Thanks to Isabelle who came up with this plethora of great ideas with regards to the Olympics, I look forward to integrating them into my teaching next year. Isabelle has loads of great ideas on her blog

#LW2011 Chris Harte Languages Reboot

I had already seen Chris Harte do the Languages: Reboot talk and previously mentioned it here but when he promised us a Jerry Maguire version, I knew it wasn't to be missed. It is nearly better second time round, when you know the content but have had time to think about it all, and even put some of it into practice. The talk can be found at Chris' blog although to hear it live is mesmerising. There was a buzz in the room. Chris is off to Australia shortly, and his gain is our loss. The only upside is that with the wonders of modern technology, there will still be the opportunity to engage with one of the most inspiring practitioners of the MFL Twitterati. I'm going to stop now before his head gets too big to fit in the plane...

#LW2011 Greg Horton Active learning and Raising achievement

This was a more active session than I had anticipated, yet I should have guessed from the title, and from what I had heard about Greg in advance. We started with PE warm ups, with instructions in the target language. Greg suggested that pupils adapt their own model and lead future warm-up sessions. He also said that he uses this at any time to re-engage pupils in a lesson eg he walks round the room and will randomly shout an instruction to anyone not paying attention.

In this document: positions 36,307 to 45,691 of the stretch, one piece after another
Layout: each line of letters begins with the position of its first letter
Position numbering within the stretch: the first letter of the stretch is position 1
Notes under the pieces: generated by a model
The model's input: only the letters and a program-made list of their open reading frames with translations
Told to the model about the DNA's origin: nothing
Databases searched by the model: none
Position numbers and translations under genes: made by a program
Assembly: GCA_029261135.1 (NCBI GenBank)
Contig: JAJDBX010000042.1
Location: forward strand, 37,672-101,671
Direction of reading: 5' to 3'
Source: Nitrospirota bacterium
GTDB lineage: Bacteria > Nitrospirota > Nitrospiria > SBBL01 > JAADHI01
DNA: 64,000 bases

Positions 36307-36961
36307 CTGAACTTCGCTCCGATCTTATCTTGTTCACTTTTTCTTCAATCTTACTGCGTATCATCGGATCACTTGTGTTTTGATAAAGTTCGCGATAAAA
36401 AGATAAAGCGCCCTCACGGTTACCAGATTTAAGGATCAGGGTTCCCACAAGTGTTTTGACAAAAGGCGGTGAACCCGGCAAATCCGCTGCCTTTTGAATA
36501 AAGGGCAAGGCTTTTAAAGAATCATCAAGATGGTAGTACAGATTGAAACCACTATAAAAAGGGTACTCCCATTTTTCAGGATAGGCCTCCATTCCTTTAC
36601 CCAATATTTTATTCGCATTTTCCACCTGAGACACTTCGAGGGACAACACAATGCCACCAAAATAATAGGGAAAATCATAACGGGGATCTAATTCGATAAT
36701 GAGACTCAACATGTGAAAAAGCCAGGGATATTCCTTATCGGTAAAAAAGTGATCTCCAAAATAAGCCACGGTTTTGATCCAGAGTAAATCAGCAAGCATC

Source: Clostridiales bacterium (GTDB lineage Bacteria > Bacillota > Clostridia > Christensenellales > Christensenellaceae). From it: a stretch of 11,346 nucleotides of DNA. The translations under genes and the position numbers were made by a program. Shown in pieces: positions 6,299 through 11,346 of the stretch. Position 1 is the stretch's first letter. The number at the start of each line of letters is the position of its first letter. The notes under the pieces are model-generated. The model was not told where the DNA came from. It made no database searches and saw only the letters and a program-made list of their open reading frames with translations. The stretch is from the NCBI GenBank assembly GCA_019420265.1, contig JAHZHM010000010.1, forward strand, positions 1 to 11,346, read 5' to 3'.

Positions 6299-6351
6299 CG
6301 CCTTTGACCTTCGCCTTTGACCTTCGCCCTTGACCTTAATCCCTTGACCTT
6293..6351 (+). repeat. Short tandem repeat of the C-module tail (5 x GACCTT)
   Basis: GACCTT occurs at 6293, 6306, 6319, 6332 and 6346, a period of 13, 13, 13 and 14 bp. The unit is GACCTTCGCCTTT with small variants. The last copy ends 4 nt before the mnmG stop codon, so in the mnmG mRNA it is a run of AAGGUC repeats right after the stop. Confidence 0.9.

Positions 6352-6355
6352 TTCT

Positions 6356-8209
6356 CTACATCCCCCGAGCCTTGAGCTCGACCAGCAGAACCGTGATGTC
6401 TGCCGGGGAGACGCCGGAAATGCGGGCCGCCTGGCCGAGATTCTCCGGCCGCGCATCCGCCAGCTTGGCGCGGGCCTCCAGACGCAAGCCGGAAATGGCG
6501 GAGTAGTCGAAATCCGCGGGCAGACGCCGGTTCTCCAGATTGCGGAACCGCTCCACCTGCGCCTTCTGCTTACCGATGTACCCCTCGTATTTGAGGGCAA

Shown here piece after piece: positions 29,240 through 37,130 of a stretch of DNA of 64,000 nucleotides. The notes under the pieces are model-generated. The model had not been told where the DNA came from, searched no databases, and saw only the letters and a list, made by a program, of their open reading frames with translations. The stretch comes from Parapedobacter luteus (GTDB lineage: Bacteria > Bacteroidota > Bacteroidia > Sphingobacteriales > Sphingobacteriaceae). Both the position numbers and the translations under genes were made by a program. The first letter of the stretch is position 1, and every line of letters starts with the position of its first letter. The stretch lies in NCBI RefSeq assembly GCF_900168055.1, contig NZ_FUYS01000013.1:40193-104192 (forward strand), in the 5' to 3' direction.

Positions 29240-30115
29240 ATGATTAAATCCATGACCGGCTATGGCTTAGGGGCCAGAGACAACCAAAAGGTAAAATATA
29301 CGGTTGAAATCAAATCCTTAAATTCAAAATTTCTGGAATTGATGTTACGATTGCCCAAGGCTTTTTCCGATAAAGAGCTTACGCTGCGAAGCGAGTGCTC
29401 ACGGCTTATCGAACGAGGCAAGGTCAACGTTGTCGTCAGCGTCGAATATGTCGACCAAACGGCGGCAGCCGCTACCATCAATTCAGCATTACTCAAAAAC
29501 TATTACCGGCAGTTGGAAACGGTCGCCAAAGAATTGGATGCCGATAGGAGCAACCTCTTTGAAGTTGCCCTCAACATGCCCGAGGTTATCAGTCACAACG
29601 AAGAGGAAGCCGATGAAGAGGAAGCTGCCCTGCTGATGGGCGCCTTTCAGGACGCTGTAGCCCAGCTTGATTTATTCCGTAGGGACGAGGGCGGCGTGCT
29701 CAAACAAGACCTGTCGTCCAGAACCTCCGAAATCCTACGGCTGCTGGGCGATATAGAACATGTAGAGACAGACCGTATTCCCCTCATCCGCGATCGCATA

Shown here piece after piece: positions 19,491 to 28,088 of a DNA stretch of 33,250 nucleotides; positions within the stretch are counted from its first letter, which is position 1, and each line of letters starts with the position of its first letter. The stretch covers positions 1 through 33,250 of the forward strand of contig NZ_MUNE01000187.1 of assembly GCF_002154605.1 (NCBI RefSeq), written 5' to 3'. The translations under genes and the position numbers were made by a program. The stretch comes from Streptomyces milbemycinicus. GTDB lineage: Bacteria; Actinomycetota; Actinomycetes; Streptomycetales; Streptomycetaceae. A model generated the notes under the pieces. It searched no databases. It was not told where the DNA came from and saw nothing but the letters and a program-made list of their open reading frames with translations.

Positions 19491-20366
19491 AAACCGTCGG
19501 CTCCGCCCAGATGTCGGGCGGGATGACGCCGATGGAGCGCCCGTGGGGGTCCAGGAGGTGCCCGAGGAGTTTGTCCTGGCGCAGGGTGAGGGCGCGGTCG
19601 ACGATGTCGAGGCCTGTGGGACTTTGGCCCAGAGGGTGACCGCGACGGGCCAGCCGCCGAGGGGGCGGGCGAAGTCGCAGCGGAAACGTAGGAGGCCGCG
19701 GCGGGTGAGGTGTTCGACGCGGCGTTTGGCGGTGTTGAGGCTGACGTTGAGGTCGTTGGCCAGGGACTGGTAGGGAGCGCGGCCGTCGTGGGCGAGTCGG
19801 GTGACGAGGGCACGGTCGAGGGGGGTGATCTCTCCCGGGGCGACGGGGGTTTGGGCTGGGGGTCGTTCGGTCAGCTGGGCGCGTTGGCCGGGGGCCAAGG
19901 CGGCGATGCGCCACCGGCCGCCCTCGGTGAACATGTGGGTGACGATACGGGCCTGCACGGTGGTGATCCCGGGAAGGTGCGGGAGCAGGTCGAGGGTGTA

Kagan Timed Pair Share
Greg had a slide with pictures of different coloured eyes and the Spanish beside it: Tienes los ojos.. with colours. Put the music on, pupils circulate, having agreed in advance who talks first when the music stops eg the person with the biggest right hand, highest playing card, tallest person. Another option is to either do word lists when the music stops or person B gives feedback in TL to what person A says eg A gives personal details, B repeats it back to them in the 'you' form.

Greg's approach is making a physical response a routine part of the learning in his classroom. In this sense, it ties in closely with Rachel Hawkes' approach to teaching phonics, subject pronouns and verbs. Greg talked about levels of active learning: